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IRS Releases Final Regulations on the 20 Percent Pass-Through Deduction

February 1, 2019

Just in time for the tax filing season, the IRS has released nearly 250 pages of final regulations regarding the §199A pass-through deduction. The IRS issued previous guidance on the §199A pass-through deduction in August 2018, however, even this final guidance has not answered all questions related to the new deduction. Even so, there are many significant updates in the IRS’s final regulations, which are explained below.

QBI Refresher

The Tax Cuts and Jobs Act (TCJA) added the §199A deduction, which is commonly referred to by several aliases, but typically either the 20 percent pass-through deduction or the qualified business income (QBI) deduction. The deduction is reserved for qualifying business income from pass-through entities (S corporations, LLCs, etc.). However, once the pass-through owner exceeds certain income thresholds, limitations on the deduction may take effect. For instance, where the trade or business is a specified service trade or business (SSTB) the deduction will be denied entirely. SSTBs include physician groups, law firms, accounting firms, and an assortment of additional service businesses. Furthermore, even if the trade or business is not an SSTB, the deduction may be limited depending upon the amount of W-2 wages or property held by the business.

Multiple Trades or Businesses Within a Single Entity

Almost as soon as tax reform passed, tax experts got to work crafting ways to mitigate the harsh tax reality of the SSTB classification. One such strategy is to identify separate trades or businesses within a single entity, those that are SSTB and those that are non-SSTB (think physician [SSTB] that sells skin care products [non-SSTB]). The idea is that a business may be able to get a QBI deduction for the skin care product business even though the physician practice would certainly be ineligible as an SSTB. What did the final regulations have to say on the issue?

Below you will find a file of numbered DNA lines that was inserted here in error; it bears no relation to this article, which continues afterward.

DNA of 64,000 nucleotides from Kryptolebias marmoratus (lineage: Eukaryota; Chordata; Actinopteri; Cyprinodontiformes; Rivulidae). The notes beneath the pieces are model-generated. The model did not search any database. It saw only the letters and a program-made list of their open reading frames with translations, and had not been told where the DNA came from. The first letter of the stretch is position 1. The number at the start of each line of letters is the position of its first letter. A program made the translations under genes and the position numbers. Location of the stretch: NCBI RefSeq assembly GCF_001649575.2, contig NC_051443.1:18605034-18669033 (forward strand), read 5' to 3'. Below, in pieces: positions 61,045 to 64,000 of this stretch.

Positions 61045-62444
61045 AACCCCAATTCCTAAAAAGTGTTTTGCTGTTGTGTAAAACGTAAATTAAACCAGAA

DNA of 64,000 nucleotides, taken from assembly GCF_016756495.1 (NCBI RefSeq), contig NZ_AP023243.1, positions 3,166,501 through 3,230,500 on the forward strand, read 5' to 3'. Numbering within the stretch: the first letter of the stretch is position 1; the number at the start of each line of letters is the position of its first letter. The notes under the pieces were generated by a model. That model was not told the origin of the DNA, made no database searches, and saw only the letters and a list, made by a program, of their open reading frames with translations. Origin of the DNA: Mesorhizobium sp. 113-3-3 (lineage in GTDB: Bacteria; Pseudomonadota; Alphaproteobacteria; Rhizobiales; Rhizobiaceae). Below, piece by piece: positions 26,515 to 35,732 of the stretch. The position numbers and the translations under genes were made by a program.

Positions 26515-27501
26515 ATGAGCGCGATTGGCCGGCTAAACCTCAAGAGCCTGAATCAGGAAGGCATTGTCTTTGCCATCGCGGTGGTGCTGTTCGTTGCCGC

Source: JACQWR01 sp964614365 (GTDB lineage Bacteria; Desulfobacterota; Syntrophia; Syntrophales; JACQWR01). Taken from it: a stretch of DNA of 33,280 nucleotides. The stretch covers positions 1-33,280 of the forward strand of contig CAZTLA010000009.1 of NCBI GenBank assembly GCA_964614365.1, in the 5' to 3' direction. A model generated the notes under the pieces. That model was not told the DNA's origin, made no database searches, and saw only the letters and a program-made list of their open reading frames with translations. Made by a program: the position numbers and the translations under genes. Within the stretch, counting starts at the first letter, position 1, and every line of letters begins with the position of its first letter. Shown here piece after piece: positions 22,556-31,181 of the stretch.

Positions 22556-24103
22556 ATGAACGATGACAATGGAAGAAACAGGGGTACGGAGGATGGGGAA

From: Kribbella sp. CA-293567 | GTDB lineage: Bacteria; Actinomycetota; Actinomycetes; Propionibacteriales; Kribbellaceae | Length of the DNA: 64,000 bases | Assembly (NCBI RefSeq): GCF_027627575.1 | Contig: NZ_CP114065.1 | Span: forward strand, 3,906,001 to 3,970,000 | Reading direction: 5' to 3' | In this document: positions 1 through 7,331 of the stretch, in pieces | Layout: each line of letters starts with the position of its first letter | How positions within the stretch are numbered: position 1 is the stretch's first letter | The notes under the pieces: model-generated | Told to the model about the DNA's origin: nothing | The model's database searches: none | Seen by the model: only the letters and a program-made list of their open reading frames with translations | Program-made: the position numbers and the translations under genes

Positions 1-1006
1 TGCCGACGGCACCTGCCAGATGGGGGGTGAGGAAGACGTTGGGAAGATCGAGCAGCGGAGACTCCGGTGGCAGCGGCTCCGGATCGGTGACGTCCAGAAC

The Good News: The IRS explicitly acknowledged that a single entity can conduct more than one trade or business.

The Bad News: The IRS did not explicitly explain how to identify separate trades or businesses, but instead simply referred to a facts-and-circumstances analysis. They did make it clear that at a bare minimum, each business must have a complete and separable set of books and records – otherwise it will be extremely difficult convincing the IRS that there is more than one trade or business in operation. Unfortunately, in the physician example above, it remains unclear whether there is a single trade or business that includes the sale of skin products, or conversely, whether there are two trades or businesses, one of which is eligible for the QBI deduction.

Services or Property Provided to an SSTB

Another suggested strategy was to extract non-SSTB items from an SSTB business. The hallmark example is an SSTB business that removes a building from the operational entity and leases the building back. The idea is that while the SSTB business wouldn’t qualify for the QBI deduction, the building rental just might.